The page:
In the first component of the study, the goal is to assess patients’ health-related quality of life (HRQoL) and correlate that to the form of therapy (or monitoring) that they receive. The study will specifically assess things like patients’ urinary, sexual, and bowel function over time regardless of treatment type. In other words, the study is not primarily intended to determine which form of treatment has the “best” oncologic outcome. Rather, it is intended to assess the impact of each treatment on the patient’s overall quality of life over time (although oncologic outcome data will inevitably be an element of all the data collected).

In a second component of the study, the research team will specifically examine outcomes in African American patients and in patients living in medically underserved areas to see whether (and how) differences in patient demographics affect their treatment selection and outcomes. There are several areas of North Carolina that meet federal criteria for being medically underserved, and the research team is particularly interested in being able to assess how access to care affects patient decision processes and subsequent outcomes.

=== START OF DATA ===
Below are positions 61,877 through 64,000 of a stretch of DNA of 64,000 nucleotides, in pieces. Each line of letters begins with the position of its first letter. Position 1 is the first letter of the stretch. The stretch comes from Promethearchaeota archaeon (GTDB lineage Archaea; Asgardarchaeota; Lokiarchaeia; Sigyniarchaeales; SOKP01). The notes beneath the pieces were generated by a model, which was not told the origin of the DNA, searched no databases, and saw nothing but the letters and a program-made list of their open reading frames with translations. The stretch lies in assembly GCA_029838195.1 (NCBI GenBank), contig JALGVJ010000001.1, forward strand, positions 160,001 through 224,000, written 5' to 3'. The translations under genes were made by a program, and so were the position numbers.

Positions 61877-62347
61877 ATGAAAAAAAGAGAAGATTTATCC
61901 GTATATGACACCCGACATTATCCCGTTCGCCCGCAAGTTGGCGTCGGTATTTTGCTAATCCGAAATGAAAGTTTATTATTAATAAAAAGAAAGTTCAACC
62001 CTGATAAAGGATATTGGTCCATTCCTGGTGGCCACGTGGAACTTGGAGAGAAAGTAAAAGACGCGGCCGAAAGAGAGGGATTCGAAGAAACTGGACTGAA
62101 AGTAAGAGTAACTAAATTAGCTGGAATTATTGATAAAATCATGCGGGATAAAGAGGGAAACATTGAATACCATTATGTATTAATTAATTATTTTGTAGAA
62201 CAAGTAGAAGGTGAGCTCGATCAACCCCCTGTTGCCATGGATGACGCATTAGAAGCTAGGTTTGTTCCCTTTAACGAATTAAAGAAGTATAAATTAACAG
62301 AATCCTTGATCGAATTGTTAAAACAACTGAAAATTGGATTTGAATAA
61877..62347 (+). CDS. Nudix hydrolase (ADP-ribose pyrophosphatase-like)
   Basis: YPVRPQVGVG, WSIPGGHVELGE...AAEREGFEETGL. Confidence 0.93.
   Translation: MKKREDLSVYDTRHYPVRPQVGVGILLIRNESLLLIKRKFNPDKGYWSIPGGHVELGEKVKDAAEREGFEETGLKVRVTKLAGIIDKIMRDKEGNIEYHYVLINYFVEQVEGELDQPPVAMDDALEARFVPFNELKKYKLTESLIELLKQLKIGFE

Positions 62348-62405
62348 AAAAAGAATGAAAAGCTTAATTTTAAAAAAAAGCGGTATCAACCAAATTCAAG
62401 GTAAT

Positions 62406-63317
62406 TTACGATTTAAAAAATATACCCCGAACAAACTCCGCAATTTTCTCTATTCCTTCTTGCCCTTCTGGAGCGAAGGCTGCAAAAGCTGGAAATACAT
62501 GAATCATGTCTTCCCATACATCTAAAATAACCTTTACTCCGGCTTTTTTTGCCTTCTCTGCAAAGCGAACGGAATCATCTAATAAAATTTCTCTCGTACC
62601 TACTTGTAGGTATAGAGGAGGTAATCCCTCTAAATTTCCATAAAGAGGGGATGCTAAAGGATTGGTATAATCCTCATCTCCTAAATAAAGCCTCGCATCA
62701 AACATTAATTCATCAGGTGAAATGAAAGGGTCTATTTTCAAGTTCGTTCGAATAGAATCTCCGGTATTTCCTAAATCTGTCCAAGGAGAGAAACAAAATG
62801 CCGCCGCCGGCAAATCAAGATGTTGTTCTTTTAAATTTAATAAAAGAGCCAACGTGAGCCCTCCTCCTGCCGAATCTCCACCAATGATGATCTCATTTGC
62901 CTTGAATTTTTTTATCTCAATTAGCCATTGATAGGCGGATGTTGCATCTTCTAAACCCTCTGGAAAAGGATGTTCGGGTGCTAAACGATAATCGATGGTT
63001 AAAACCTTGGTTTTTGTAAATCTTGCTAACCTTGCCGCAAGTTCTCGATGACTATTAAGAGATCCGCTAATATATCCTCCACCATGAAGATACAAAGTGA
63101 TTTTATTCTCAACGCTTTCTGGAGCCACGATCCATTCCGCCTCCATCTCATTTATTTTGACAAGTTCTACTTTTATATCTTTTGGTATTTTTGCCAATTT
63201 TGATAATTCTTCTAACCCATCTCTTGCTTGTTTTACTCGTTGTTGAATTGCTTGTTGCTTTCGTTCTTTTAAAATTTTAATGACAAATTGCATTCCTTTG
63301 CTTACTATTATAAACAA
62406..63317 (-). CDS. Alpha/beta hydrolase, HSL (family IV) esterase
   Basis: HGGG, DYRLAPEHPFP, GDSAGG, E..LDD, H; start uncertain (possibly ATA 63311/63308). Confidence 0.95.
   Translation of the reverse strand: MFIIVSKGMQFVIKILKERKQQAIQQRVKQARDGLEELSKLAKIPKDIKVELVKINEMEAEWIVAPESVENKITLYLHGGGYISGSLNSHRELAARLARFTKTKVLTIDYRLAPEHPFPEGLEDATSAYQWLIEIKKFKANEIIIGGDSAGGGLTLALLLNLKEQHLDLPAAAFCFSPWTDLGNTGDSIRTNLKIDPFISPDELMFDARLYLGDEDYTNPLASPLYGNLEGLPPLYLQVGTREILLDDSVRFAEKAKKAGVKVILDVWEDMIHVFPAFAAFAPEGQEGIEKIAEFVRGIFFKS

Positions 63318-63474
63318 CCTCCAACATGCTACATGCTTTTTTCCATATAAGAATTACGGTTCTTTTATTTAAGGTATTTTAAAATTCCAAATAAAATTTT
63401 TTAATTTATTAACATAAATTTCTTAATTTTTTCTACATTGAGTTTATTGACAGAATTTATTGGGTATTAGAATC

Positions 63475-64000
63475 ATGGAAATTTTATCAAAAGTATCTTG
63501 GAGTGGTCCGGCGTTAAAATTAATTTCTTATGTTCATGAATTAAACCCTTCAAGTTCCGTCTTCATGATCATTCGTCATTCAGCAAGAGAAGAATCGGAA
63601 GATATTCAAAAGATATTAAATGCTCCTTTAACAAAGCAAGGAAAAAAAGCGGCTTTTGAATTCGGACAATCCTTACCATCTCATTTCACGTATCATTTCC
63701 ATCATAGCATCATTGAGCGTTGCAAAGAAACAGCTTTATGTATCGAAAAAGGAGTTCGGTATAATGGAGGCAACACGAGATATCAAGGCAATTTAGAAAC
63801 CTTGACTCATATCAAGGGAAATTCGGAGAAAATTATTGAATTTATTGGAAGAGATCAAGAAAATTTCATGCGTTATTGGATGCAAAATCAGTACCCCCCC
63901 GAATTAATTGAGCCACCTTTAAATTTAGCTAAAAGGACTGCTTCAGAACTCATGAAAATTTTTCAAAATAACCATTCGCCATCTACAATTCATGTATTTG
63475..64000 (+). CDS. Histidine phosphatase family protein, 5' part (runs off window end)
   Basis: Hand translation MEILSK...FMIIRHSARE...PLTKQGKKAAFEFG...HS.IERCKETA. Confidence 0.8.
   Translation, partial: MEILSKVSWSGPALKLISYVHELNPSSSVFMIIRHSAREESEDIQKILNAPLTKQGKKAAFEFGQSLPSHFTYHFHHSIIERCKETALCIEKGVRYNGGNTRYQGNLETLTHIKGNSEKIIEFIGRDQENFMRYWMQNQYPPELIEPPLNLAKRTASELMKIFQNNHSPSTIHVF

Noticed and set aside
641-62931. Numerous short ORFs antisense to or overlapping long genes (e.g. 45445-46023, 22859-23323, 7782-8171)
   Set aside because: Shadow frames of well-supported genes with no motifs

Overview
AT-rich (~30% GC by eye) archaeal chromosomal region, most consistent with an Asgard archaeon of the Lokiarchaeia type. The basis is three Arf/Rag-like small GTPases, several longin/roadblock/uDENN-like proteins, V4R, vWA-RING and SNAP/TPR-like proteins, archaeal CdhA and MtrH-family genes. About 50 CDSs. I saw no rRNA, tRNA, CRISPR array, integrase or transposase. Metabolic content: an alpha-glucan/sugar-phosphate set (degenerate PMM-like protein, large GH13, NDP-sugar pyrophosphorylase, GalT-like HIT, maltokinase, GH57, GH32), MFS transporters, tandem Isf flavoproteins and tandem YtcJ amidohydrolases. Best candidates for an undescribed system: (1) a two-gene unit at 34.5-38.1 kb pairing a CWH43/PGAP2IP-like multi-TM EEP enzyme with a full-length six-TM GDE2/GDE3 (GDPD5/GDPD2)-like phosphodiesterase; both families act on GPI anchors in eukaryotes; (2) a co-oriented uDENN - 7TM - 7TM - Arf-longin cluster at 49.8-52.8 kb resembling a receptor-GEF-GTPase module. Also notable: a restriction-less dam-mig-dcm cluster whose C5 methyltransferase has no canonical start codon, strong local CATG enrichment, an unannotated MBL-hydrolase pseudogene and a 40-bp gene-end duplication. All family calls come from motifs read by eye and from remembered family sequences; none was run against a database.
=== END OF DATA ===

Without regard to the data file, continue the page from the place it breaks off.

Effectively, this study appears to be potential pilot for the development of a national prostate cancer registry, which The “New” Prostate Cancer InfoLink has called for on a number of occasions as a means to investigate the relative merits of different forms of therapy over time. The Lineberger team recognizes that there are limits to their study in that there will be significant variation in the data collected and available on each individual patient. However, this study may, in itself, allow us to learn a great deal more about the management of prostate cancer outside major medical centers. Currently only two other patient databases offer large-scale information on the management of prostate cancer in the community setting: the CaPSURE database coordinated through the University of California at San Francisco and the SEARCH database, which is derived from data collected at a number of Veterans Administration hospitals.